Blue Sedge, Carex glaucodea. This is found in both woodlands and open sites. The narrow fruit tend to hug the stems. A similar pipe cleaner shape as in virescens, but a greener color due to the lack of as many hairs. This is another species that you have to examine the leaves down low. They are blue-green or glaucous coated.



Flat-spiked Sedge, Carex planispicata. A species of well drained sites. Notice how each perigynia grows in an alternate fashion called 2-ranked. Important recognition factor is the flattened fruit.


Twisted Sedge, Carex torta. These sedges are starting to look more like grass seed. This is a skinny fruiting species found along streams. The spikes sometimes start to hang down at the top. The tip of the perigynia is curved or twisting away from the plant. The scales are brown striped.

Graceful Sedge, Carex gracillima. A loose and weakly fruiting species, even more so than torta. The round perigynia have virtually no beak at their tips. These could be mistaken for grasses such as Leersia. If it wasn't for the drooping look, they might also resemble Plantain. Look for this in wetland soils.

Slender Woodland Sedge, Carex digitalis. Take a specimen of gracillima above, and shake it till most of the fruit have fallen off, and you have digitalis. It really does look bare, as if it had shed most of the perigynia already. This is a sparse fruiting, drooping species. Use a hand lens and you'll see the fruit is not flat or round, but 3-sided.

Spreading Sedge, Carex laxiculmis. A big leaved species with thin, weak fruiting stems. Spikelets are short and dangle like a bell on long peduncles. Sometimes confused with digitalis above, the perigynia are more tightly packed into a rounder cluster. The staminate spikes grow erect and are found well above the pistillate portions.

Grey Sedge, Carex grisea.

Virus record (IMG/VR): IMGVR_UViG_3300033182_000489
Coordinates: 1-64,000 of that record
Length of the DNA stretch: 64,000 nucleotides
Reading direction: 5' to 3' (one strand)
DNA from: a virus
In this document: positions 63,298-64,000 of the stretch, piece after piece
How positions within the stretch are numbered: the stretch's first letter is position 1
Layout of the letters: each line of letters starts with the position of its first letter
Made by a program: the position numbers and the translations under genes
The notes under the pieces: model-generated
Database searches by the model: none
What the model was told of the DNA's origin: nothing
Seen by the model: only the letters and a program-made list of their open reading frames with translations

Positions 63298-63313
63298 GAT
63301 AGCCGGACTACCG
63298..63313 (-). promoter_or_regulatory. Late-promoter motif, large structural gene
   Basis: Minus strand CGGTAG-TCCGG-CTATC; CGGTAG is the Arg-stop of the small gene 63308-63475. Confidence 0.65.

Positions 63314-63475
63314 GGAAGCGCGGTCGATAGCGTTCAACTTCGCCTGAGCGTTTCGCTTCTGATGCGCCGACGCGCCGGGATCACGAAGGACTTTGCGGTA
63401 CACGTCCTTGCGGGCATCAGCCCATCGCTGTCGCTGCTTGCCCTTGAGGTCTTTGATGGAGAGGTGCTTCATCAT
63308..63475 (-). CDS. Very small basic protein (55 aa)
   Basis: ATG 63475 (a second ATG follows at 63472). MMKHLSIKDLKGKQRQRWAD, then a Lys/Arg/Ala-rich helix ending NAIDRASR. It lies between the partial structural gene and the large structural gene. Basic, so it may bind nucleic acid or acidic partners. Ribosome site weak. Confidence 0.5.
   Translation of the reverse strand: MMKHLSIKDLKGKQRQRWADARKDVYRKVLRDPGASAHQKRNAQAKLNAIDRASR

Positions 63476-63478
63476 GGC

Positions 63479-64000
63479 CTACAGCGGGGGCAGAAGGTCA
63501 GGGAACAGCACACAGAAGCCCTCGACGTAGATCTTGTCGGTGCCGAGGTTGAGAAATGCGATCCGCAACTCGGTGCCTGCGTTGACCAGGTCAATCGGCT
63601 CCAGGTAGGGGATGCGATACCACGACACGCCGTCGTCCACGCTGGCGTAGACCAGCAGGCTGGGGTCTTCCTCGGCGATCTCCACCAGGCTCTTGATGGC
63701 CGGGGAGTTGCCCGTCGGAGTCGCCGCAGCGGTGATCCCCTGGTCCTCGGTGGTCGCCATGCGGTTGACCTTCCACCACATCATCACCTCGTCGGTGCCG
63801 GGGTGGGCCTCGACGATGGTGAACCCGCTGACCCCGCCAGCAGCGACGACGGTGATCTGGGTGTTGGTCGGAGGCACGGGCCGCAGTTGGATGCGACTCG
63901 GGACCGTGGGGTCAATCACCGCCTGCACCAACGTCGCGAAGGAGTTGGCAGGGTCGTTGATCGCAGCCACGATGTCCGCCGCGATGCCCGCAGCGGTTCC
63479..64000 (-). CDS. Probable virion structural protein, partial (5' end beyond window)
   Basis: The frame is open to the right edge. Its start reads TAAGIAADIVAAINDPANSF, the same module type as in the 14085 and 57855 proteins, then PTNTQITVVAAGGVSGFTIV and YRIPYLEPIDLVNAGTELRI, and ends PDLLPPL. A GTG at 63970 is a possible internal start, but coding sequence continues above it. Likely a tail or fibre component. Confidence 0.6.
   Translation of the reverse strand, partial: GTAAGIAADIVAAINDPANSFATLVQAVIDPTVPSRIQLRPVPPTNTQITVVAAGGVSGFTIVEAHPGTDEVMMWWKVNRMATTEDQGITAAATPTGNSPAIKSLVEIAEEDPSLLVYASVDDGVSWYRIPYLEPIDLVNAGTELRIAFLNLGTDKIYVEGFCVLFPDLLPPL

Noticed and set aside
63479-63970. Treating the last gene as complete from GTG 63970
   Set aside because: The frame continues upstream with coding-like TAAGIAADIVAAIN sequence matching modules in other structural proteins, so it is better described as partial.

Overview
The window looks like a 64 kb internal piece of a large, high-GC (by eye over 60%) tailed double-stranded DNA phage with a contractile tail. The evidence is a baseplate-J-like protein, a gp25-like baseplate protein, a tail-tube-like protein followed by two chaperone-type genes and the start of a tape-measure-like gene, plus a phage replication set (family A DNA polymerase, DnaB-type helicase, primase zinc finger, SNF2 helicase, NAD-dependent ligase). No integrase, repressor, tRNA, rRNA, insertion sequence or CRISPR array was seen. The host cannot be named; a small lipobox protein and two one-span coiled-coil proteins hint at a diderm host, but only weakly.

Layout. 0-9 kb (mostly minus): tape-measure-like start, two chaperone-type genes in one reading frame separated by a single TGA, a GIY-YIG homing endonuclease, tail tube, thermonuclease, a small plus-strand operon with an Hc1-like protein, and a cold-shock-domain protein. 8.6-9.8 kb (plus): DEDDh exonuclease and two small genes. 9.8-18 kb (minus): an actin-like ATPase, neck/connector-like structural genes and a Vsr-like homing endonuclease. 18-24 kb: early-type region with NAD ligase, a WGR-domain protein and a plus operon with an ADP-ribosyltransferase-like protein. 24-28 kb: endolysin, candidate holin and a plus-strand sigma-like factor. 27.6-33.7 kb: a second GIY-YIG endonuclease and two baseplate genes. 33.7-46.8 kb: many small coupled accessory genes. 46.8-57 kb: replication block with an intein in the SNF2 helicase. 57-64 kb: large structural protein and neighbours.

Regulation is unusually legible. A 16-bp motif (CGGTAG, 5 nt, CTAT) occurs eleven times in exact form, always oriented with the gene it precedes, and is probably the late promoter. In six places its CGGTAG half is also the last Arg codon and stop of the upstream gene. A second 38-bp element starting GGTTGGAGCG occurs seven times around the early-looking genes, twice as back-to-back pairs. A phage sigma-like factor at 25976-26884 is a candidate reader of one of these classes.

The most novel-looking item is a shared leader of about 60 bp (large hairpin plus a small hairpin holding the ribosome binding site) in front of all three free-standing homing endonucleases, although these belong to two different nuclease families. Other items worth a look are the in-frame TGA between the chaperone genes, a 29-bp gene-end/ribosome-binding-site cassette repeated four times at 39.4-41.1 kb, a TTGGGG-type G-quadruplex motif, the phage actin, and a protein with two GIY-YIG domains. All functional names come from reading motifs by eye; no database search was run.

Narrow-leaved Sedge, Carex amphibola. Both of these are similar to planispicata further above. In fact the three of them were once combined into a single species. These two do NOT have flat fruit like planispicata. All three have short fruiting heads with pointy scales sticking out between the perigynia. I await more information on how to separate these two.


Hirsute Sedge, Carex complanata. The fruit resembles C. hirsutella, which it was once combined. The distinguishing  character is the red stem. Rick found this at Lake Katherine. It is rare in Ohio, having been recorded in only a couple southern counties.

Green-star Sedge, Carex viridistellata. A newly described species that Andrew Gibson showed me in Adams County. The fruits are small when compared to other spiked species I mentioned before. This is found on open hillside seeps and wetland soils of prairies and fens.

Finally, we've reached the end. I hope to add both photos and new information to these sedge posts in the future. For now I include another "maybe" pic, emphasizing that photos alone don't always do the trick. This looks like Drooping Sedge, Carex prasina, a species of woodland streams. You need to examine those prickly scales and see if they are both flat and bent. The perigynium has only 2 veins. Most sedges have more.

1 comment:

  1. THANK YOU SO MUCH! I googled "small sedges" and found this great list.
    Julie (Westchester County, NY)

    ReplyDelete